There is also another pleasant experience reading games annotated by so many different commentators. One finds truths about chess which are not frequently told. On page 22 for instance: "Positions like these prove to be untenable for humans" and previously the same commentator a page earlier 21 wrote how for humans is difficult to sit and do nothing, while being attacked. By contrast, engines are masters at playing moves which don't worse the position, when under attack. One IM (with GM norms) in an interview mentioned how he studied engine games to learn this idea: play waiting moves when there was nothing to do, and thus avoid worsening the position.

The book comprises eight chapters, with a total of 50 annotated games. There are diagrams at critical moments in all games. Many pictures in black and white cover important moments of Kurnosov's life.

Pros and Cons

At least half of these games are not available in any database — reason enough to buy the book! I love my Megabase 2019, but the research of authors of books still has its use. The huge number of games one finds on Megabase 2019 are more than enough for a lifetime, but for certain some undiscovered gems, books are still an asset! Sometimes one can find an Opening Index, and while I honestly don't know if it's important, I couldn't find one in this book. In place of an index of the opponents, here there is list in the beginning as a table of contents.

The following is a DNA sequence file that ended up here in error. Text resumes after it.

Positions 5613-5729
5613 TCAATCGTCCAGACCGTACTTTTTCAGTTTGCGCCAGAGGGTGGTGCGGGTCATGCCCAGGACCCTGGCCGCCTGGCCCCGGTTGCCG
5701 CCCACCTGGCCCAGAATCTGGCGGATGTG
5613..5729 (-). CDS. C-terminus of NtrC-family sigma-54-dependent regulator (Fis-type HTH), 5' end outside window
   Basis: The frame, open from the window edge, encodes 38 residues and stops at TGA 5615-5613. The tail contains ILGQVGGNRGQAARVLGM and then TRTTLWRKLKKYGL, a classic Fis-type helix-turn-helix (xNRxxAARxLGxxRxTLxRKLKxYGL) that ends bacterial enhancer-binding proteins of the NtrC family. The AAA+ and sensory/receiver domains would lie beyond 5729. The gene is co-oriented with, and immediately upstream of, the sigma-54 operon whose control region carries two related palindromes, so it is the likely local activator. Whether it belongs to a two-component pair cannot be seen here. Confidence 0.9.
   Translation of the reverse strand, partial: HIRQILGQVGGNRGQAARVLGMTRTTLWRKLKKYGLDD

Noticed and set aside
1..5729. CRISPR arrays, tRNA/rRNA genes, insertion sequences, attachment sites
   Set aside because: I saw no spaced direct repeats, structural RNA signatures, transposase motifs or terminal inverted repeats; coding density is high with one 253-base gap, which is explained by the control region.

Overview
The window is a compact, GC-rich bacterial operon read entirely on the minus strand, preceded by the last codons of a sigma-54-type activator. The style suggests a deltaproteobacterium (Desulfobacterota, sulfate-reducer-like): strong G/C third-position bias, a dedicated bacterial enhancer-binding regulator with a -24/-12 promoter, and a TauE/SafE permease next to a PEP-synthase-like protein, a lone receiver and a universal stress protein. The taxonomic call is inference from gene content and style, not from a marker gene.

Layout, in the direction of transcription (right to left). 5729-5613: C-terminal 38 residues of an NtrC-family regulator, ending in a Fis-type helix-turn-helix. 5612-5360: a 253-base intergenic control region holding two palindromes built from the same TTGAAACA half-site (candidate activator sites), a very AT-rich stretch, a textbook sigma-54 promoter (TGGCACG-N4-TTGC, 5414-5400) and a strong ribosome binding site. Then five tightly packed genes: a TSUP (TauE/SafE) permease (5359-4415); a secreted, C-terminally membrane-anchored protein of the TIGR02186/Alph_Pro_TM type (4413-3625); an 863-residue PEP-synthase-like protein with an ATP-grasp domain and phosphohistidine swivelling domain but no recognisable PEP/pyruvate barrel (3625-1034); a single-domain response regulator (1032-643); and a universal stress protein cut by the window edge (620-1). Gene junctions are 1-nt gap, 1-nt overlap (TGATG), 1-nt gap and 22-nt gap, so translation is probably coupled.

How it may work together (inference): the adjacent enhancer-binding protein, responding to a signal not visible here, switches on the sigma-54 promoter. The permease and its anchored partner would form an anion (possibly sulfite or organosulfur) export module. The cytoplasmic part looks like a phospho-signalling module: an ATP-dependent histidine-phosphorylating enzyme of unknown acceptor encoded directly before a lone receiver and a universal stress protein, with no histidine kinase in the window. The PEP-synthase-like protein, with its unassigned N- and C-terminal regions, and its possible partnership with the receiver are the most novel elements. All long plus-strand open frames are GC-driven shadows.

There is another advantage for publishers who work with printing on demand. When a mistake is found it can be corrected, and it will not appear in the next book. For example on page 21 there is a comment which says: "White has full compensation for the pawn because his bishops are..." but there is only a lone bishop, so it should be changed to: "his bishop is...". If the publisher were locked into a thousand copy print run this mistake would live on until the next edition. But now, as soon as the publisher reads this review, he can correct the mistake, et voila we have a new and improved book.

Final Thoughts

Chess is a unique sport in which we can relive the events of the past through a players' games. Each games is immortalized in chess history. Often we also organize tournaments in memory of great players like Capablanca, Alekhine, Tal, etc. In 2016 there was the first Kurnosov Memorial — a rapid tournament with many high-level Russian players, which was reprised in 2017 and 2018. This book also keeps his memory alive, and through the annotated games we can glimpse the past. I hope more people will enjoy the games of this strong player as well as this book.


Davide is a novel chess aficionado who has made chess his spiritual tool of improvement and self-discovery. One of his favorite quotes is from the great Paul Keres: "Nobody is born a master. The way to mastery leads to the desired goal only after long years of learning, of struggle, of rejoicing, and of disappointment..."